Federal workers want wage increases to keep up with inflation, but their demands could end up rekindling it.
One of the largest strikes in Canadian history began one minute after midnight, when tens of thousands of federal workers walked off the job. They want wage increases to keep up with inflation, but depending on what they ultimately win, their demands could end up rekindling inflation just as the Bank of Canada put a pause on interest rate increases, experts said.
What PSAC wants
More than 155,000 members of the Public Service Alliance of Canada (PSAC), the country’s largest public sector union, began a strike on Wednesday, April 19, after failing to reach a deal with the federal government by the Tuesday deadline. The union said this week that a strike would be justified because its members have been working without a contract since 2021 and more than a year of bargaining had achieve insufficient progress.
“Now more than ever, workers need fair wages, good working conditions and inclusive workplaces,” Chris Aylward, PSAC’s national president, said in a press release on April 18. “It’s clear the only way we’ll achieve that is by taking strike action to show the government that workers can’t wait.”
Most of the strikers work for Treasury Board. PSAC warned that Canadians should expect a “complete halt of the tax season,” disruptions to employment insurance, immigration and passport applications, and slowdowns at border points. (The Union of Taxation Employees, a unit of PSAC, which represents 35,000 Canada Revenue Agency employees and has been bargaining since last year, joined the action.) The last strike of this magnitude occurred in 1991, when 70,000 PSAC workers walked off the job, delaying grain shipments, airplane flights and travel between the border.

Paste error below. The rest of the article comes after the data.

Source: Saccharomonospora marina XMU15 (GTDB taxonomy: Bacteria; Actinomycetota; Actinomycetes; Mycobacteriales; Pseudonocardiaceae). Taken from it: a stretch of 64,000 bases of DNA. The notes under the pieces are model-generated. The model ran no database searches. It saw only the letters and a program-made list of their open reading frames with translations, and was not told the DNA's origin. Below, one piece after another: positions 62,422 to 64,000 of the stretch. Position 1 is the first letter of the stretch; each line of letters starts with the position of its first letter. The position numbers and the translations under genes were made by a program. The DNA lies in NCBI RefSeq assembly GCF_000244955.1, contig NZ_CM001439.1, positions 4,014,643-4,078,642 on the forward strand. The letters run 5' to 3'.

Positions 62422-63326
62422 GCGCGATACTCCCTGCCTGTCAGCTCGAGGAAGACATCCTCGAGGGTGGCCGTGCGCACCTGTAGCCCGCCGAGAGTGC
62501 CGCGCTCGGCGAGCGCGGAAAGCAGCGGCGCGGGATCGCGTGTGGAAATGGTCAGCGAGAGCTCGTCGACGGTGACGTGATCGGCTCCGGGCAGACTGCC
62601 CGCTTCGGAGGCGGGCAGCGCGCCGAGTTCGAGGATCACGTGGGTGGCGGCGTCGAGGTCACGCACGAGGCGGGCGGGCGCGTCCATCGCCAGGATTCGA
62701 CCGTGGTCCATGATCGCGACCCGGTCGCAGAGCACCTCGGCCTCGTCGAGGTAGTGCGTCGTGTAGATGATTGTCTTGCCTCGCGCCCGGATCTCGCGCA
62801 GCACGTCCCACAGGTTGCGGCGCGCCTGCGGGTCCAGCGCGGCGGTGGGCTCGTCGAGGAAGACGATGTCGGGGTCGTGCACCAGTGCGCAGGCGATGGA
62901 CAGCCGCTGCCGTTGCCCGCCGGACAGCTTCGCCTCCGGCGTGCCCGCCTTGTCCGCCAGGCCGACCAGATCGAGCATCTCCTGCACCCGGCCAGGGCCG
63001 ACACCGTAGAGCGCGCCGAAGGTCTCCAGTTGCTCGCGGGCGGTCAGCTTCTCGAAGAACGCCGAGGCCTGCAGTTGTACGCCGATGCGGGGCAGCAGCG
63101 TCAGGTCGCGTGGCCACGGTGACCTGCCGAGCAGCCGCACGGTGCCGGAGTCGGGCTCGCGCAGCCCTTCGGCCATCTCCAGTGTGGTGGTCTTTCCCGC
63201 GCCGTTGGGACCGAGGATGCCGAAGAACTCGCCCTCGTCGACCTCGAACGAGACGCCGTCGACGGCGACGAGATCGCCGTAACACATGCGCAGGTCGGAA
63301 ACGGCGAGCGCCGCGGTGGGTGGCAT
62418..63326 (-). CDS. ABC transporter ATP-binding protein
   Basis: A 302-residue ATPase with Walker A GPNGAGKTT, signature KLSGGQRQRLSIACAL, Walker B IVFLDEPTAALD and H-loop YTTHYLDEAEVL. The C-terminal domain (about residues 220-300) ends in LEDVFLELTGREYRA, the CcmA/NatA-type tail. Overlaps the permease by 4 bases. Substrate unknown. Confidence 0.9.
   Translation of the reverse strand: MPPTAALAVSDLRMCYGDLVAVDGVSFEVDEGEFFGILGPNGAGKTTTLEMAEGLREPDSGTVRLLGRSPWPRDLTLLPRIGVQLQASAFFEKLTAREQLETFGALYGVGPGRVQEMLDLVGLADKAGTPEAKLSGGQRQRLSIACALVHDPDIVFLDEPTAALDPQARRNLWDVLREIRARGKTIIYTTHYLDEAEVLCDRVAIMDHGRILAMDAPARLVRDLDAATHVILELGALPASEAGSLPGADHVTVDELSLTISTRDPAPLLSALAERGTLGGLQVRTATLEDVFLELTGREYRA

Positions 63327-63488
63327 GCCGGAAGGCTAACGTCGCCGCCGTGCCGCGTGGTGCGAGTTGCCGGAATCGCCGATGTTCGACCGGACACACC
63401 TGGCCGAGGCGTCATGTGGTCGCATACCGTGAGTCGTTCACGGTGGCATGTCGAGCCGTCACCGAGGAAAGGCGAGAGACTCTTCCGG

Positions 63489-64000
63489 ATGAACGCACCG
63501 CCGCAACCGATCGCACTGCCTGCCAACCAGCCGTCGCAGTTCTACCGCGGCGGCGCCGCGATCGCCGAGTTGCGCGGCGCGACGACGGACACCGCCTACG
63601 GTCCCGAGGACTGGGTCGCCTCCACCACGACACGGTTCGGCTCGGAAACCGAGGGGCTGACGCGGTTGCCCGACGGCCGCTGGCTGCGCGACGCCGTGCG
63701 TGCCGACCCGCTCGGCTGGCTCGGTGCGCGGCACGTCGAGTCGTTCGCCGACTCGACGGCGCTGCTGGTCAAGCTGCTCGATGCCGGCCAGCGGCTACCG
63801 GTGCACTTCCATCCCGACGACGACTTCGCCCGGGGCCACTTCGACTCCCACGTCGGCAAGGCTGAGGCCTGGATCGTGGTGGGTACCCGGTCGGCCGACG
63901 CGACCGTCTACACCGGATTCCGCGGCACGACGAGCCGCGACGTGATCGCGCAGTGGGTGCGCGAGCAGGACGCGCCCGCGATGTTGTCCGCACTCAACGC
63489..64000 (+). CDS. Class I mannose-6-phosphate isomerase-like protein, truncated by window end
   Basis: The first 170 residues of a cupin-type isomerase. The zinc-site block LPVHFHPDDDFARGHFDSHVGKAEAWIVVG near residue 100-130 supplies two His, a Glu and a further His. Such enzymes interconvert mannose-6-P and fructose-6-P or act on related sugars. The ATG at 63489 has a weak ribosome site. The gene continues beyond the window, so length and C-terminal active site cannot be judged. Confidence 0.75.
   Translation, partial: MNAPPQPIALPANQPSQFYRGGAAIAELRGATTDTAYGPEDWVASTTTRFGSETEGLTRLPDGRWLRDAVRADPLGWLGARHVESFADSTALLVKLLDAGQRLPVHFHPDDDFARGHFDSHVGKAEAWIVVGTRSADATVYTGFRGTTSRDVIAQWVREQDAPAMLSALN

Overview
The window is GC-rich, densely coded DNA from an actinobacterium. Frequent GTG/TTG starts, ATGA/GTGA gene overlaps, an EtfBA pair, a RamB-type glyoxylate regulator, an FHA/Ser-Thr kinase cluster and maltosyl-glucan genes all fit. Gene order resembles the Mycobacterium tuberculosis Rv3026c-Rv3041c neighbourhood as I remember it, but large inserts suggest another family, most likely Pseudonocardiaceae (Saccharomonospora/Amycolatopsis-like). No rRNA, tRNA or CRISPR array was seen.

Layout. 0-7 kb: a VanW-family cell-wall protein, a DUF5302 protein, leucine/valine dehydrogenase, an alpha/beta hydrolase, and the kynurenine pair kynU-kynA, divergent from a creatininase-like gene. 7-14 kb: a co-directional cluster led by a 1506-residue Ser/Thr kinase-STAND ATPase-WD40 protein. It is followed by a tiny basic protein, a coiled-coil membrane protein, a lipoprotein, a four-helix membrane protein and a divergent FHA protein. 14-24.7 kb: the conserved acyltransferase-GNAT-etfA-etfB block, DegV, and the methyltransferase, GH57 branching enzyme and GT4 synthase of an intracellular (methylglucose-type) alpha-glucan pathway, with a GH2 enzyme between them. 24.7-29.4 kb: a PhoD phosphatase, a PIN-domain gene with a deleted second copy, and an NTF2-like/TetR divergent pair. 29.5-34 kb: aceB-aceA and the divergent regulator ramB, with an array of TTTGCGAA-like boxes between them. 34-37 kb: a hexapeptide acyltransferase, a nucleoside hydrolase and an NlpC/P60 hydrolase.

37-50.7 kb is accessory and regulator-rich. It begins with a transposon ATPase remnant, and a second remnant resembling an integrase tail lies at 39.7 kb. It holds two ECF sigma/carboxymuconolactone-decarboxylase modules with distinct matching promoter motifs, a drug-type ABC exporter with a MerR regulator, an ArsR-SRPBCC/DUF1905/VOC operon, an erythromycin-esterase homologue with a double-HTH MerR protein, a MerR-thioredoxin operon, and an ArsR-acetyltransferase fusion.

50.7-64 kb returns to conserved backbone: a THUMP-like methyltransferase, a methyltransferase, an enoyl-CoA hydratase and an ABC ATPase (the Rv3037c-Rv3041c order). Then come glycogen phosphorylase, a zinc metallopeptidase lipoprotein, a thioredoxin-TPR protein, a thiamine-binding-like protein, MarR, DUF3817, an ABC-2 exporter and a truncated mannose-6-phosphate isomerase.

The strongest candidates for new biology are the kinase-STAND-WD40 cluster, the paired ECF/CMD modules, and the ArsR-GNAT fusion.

PSAC wants a salary increase of 13.5 per cent over three years, retroactive to the expiration of the previous contract. The CRA union wants a 20.5-per-cent raise for its members over three years, plus a one-time increase of nine per cent to bring wages inline with similar public sector jobs.
Why PSAC could stoke inflation
Charles St-Arnaud, chief economist at Alberta Central who previously worked at the Finance Department and the Bank of Canada, characterized the union’s salary request as a “big increase.”
The membership represents only a subset of workers, but the group is large enough to set the tone for wage demands elsewhere. When it comes to unionized workforces, especially in the public sector, what one union does when it’s time for contract renewal has the potential to influence what other unions do when it’s their turn at the bargaining table, St-Arnaud said.
“The question is, will, at some point, other unions start to look at that agreement and base their demands, or what they expect to be getting, based on what federal workers are getting?” he said. “It could be inflationary.”
If more people ask for higher wages, that can sustain the inflationary cycle by increasing consumers’ purchasing power, which in turn stimulates demand for more goods and services and therefore puts price pressures on costs, said Alexandre Laurin, director of research at the C.D. Howe Institute, a think-tank.
But PSAC’s influence likely spreads beyond the public sector. The labour market is tight, so private companies might have to match public salaries to keep prospects from going to work for the government. “In an economy like we have now where the labour market is competitive and tight, then (the private sector) would also have to be competitive, because they’re chasing the same workers, and raise their wages,” Laurin said.
Troubles for the Bank of Canada